Last updated on August 26, 2020
A police recruit was fired, days before graduation, after she was found to be living with a member of the Mongrel Mob.
The relationship was not picked up by police vetting procedures and only discovered days before the woman was due to graduate from the Royal New Zealand Police College, earlier this year.
It’s understood the pair were living together in the upper North Island.
Police deputy chief executive Kaye Ryan refused to give specific details about the recruit for privacy reasons but said there was no evidence the gang had “attempted to deliberately infiltrate police” through the rookie.
Police can confirm a recruit’s employment was terminated this year after an undisclosed conflict of interest relating to a personal relationship was revealed,” she said. “An investigation determined that whilst at Police College, the recruit did not access any Police databases inappropriately.”
It comes after a Stuff investigation revealed at least 10 of 100 police recruits who trained at the college from June to September 2018 were investigated either criminally or under the code of conduct.
Both Labour and NZ First promised a recruitment drive when campaigning for the 2017 general election. On taking office, the Government pledged $300m for 1800 new cops.
Last year, senior police officers warned deported Australian gang members will attempt to corrupt officers in New Zealand.
Detective Sergeant Ray Sunkel, head of the police motorcycle gang unit, told the Police Association’s annual conference: “They are out there cop-shopping, looking at cops to corrupt…one of the guys tried to corrupt me, had a proper run for me to get me on the books. He admitted he tried to corrupt me.”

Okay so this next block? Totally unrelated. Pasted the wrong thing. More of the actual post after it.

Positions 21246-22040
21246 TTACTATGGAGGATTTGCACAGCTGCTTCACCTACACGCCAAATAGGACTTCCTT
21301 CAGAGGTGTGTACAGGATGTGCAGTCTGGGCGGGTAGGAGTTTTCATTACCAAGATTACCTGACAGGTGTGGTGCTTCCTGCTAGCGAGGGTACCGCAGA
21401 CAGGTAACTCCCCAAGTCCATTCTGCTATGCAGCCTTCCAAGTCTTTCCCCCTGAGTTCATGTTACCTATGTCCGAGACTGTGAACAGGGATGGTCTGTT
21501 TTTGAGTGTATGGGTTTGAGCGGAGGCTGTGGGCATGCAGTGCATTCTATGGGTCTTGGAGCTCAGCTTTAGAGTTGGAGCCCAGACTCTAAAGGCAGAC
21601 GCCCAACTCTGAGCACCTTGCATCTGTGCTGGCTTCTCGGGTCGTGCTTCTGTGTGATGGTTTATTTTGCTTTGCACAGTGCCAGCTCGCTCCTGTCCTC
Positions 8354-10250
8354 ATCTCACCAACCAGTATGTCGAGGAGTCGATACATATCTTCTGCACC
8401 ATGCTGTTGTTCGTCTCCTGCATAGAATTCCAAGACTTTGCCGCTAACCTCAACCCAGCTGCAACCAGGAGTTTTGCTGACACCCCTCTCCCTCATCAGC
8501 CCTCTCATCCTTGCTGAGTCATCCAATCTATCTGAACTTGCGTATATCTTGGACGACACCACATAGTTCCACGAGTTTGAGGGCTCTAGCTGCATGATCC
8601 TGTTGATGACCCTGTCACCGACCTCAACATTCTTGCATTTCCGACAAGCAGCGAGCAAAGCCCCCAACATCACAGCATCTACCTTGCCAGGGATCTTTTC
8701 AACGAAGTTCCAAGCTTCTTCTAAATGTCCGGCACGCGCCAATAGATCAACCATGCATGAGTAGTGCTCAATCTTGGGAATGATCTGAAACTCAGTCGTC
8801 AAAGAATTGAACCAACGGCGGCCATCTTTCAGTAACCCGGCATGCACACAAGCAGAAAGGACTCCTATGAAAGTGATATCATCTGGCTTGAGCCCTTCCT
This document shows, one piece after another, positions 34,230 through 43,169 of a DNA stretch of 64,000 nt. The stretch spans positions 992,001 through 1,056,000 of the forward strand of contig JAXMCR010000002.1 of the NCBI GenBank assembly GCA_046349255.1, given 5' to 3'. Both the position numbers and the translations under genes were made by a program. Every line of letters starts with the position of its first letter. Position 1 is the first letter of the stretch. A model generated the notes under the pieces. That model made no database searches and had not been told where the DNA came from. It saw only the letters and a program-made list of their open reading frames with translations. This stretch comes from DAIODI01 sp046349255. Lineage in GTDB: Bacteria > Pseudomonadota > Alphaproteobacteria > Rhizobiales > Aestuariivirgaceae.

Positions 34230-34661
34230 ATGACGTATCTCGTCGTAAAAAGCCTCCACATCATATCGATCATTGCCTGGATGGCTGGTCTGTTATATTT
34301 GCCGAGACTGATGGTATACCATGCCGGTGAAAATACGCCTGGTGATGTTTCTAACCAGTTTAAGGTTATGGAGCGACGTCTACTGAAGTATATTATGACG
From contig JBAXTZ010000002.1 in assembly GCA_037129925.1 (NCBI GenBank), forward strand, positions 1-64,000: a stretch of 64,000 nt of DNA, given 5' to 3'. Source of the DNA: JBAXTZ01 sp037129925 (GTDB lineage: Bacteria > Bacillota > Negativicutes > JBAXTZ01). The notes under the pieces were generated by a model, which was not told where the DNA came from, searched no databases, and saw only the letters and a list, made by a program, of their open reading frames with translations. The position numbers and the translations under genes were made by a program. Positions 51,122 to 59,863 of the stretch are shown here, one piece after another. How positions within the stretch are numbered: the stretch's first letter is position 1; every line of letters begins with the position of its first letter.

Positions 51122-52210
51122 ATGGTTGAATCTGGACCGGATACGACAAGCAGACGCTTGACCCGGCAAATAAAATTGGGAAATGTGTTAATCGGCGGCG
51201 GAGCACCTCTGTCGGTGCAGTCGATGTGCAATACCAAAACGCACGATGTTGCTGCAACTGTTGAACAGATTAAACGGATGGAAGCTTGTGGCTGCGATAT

And in November, Vili Mahe Taukolo was jailed for two years and two months for accessing the police’s National Intelligence Application and then leaking the information to gangs. This year police announced the establishment of an anti-corruption unit, National Integrity Unit (NIU).
Chris Cahill, president of the Police Association, said the volume of new recruits meant that vetting through face-to-face interviews with referees didn’t happen as frequently.
“I would expect those sorts of relationships to be investigated prior to people beng recruited and coming to the college,” he said. “And if they aren’t, then it is unfair on both the person being recruited and police if they come to light later.
“While [interviews] are time-consuming and resource intensive, it does have the advantage of ensuring any issues are explored further…We are aware of cases where recruits, and even sworn officers, have come under unfair allegations that if the full circumstances had been known and investigated, it would have stopped those accusations being made in the first place.”
The association supported the establishment of the integrity unit, Cahill said. The biggest corruption risk for police was financial reward, as Cahill was aware “many officers are strained financially”.
“The second is when they’ve been compromised in some way: an associate may have got a compromising photo, maybe an officer caught off duty smoking cannabis, and then that’s used as blackmail against them.”
Kaye Ryan wouldn’t say if the integrity unit was involved in the recruit’s case. She said all recruits go through vetting and a formal interview process to determine their suitability for the role. She did not explain how the relationship slipped through the cracks.
“Police also have a robust conflict of interest process, and all actual, potential or perceived conflicts of interest should be declared. In line with the organisation’s core values of professionalism and integrity, Police staff are expected to maintain high standards of behaviour at all times.
“Police acknowledge that as organised criminal groups attempt to grow and proliferate, it is important we remain vigilant against attempts to infiltrate, and have measures in place to protect our staff as much as possible.”